We should be shamed by our record on child poverty

A decision by the Labor Government to transfer sole parents onto the lower Newstart allowance has been internationally criticised. AAP

Last night’s story by the ABC’s Four Corners program on the precarious plight of the unemployed gave the nation an object lesson on empathy, a salutary exposé for those who prefer to trust in sophisticated modellings rather than the bleeding obvious.

The report painted a stark picture of the inadequate nature of the Newstart income support allowance; of people depending on welfare agencies for food, experiencing insecure housing or homelessness and facing ongoing poverty and social deprivation. Notably, several of the people featured in the report were women supporting children as single parents.

According to the latest release of data from the Household, Income and Labour Dynamics in Australia (HILDA) survey, Australia’s average wealth increased between 2001 and 2010. Yet there was one group that missed out - in one-parent households, child poverty rose from 20.8% to 24.1%.

Parenting payments have always been below the poverty line – there are 879,000 sole parent households involving 2,363,000 people. If 24% live below the poverty line, that is a lot of Australian citizens. So it beggars belief that forcing families into even lower Newstart payments is good policy.

Yet there appears to be a code of silence around the issue of child poverty, dismissed as just another story for bleeding hearts. We are all better off, the argument goes, and we have a strong economy, so does this matter? Poverty has little political traction. The poor are collateral damage of market economies, the only system that works; governments cannot alter globalisation and, besides, poverty is caused by poor personal choices. Isn’t it?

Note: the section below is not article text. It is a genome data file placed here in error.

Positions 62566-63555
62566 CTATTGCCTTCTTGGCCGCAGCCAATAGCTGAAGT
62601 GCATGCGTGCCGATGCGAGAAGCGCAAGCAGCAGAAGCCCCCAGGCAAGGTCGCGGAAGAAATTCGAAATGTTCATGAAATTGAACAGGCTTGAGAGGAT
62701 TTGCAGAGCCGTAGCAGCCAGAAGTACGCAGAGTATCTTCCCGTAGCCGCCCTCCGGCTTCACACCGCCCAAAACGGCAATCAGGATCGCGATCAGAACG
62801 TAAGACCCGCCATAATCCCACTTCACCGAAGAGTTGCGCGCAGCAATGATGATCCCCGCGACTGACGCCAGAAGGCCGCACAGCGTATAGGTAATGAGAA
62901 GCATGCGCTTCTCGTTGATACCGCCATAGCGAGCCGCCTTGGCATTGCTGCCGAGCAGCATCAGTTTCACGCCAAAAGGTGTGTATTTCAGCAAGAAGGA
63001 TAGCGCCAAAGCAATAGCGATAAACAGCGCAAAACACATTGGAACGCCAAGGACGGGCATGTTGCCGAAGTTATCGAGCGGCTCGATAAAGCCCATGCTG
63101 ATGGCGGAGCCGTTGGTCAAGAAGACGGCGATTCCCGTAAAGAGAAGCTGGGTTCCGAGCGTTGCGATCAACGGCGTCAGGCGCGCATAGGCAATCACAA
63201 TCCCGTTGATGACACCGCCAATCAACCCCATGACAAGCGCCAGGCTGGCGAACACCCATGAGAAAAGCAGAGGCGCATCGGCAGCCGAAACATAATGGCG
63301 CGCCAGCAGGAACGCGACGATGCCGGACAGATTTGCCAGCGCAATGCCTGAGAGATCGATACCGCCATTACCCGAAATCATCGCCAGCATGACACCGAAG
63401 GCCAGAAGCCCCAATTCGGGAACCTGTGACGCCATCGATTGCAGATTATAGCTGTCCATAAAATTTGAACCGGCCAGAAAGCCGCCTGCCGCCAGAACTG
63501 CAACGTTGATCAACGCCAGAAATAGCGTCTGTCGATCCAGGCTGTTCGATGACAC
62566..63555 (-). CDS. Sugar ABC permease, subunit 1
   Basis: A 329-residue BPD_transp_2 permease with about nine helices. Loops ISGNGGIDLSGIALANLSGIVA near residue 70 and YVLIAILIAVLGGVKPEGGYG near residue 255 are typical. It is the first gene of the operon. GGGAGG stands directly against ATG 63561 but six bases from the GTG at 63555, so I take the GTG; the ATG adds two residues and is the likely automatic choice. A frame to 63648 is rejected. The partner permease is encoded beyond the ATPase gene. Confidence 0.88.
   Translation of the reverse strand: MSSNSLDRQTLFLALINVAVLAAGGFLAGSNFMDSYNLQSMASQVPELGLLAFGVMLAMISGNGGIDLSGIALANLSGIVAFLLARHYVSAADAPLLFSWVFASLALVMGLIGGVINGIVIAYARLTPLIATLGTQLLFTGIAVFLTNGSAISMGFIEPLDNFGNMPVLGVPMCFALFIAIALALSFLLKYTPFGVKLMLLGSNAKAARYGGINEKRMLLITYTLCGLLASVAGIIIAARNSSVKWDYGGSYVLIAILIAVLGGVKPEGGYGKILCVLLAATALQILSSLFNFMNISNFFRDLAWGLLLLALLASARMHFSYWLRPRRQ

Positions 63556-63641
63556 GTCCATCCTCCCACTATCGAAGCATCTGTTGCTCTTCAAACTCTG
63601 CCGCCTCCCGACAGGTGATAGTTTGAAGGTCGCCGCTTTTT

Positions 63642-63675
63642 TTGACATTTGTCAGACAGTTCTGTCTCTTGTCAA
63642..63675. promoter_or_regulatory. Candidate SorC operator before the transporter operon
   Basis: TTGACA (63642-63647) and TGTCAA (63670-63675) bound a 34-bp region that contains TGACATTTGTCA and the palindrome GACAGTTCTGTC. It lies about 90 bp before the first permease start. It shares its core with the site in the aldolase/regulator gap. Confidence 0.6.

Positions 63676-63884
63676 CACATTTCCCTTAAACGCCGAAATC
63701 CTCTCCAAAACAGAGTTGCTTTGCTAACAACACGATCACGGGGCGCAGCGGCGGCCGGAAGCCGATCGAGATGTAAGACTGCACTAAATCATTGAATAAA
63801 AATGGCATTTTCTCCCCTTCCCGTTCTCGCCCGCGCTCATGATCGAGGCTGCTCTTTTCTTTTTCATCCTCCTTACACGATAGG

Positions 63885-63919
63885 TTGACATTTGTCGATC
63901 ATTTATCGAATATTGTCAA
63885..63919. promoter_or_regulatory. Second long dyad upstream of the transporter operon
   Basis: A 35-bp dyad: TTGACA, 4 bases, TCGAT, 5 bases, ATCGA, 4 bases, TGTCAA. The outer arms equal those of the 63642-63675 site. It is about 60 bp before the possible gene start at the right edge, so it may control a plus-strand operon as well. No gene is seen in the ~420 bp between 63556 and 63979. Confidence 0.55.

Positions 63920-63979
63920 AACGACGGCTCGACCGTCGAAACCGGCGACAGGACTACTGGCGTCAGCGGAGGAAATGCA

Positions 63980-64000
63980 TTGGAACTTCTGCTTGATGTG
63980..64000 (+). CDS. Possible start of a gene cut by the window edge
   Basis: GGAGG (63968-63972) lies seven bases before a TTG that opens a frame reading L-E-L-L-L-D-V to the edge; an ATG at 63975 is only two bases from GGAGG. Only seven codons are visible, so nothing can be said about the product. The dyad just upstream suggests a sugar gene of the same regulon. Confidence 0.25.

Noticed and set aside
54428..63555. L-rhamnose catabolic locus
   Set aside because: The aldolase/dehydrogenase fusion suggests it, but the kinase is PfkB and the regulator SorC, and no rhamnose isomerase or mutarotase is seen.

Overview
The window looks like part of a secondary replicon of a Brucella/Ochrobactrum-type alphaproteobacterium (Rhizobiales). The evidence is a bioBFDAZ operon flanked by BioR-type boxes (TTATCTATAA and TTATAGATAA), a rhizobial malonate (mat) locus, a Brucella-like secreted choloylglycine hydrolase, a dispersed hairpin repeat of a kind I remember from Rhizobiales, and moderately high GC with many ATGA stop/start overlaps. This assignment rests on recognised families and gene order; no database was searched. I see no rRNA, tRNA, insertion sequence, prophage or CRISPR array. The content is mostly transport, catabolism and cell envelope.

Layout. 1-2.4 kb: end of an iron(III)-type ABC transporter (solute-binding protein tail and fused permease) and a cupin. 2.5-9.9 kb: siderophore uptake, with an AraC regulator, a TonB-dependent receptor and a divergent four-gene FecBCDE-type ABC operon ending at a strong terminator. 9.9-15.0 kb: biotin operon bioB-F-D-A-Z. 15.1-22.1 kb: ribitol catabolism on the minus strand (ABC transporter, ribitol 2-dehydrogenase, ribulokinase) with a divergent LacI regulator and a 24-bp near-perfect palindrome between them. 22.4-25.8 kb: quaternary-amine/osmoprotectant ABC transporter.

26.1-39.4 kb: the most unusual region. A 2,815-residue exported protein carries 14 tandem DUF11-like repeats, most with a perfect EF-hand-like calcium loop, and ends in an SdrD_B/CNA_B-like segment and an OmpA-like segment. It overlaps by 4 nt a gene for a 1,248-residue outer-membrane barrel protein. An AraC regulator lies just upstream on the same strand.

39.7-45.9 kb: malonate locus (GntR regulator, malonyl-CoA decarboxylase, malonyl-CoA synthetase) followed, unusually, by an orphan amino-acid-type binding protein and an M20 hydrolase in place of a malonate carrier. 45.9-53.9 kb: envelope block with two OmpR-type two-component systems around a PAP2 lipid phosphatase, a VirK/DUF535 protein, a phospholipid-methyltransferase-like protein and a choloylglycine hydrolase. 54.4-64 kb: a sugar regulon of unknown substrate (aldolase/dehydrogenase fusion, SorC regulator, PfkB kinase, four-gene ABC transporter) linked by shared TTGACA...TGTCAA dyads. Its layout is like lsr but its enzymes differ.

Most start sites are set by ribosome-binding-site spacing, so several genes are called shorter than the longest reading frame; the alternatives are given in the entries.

It is instructive to compare the company Australia keeps with its record of child poverty and overall inequality.

Research shows Western nations have become increasingly unequal over 30 years, with consistent patterns emerging: an exponential increase in profits to the wealthiest and to corporations (rather than small businesses); a reduction in the public sector; increasing mortgage stress and homelessness; and instead of the trickle-down effect, jobless growth.

Nobel Prize economist and former World Banker, Joseph Stiglitz, explains this in The Price of Inequality as being caused by markets allowed to extract wealth from people in ways we cannot imagine. Nation states that implemented market liberalisation most assiduously - such as the USA - are most unequal. Nordic countries that maintained a mixed economy and a strong public sector are the least.

In their book The Spirit Level, epidemiologists Richard Wilkinson and Kate Pickett showed the more unequal a society is, the more it is marked by increased mental illness, illegal drug use, child and adult obesity, violence, lower aspirations in teenagers, lower maths and literacy scores, increased homicides, more conflicts between children, and increased imprisonment. The technical public health term for such societies is socially dysfunctional. In the US, 20% of adults are socially dysfunctional compared to only 5% in Sweden.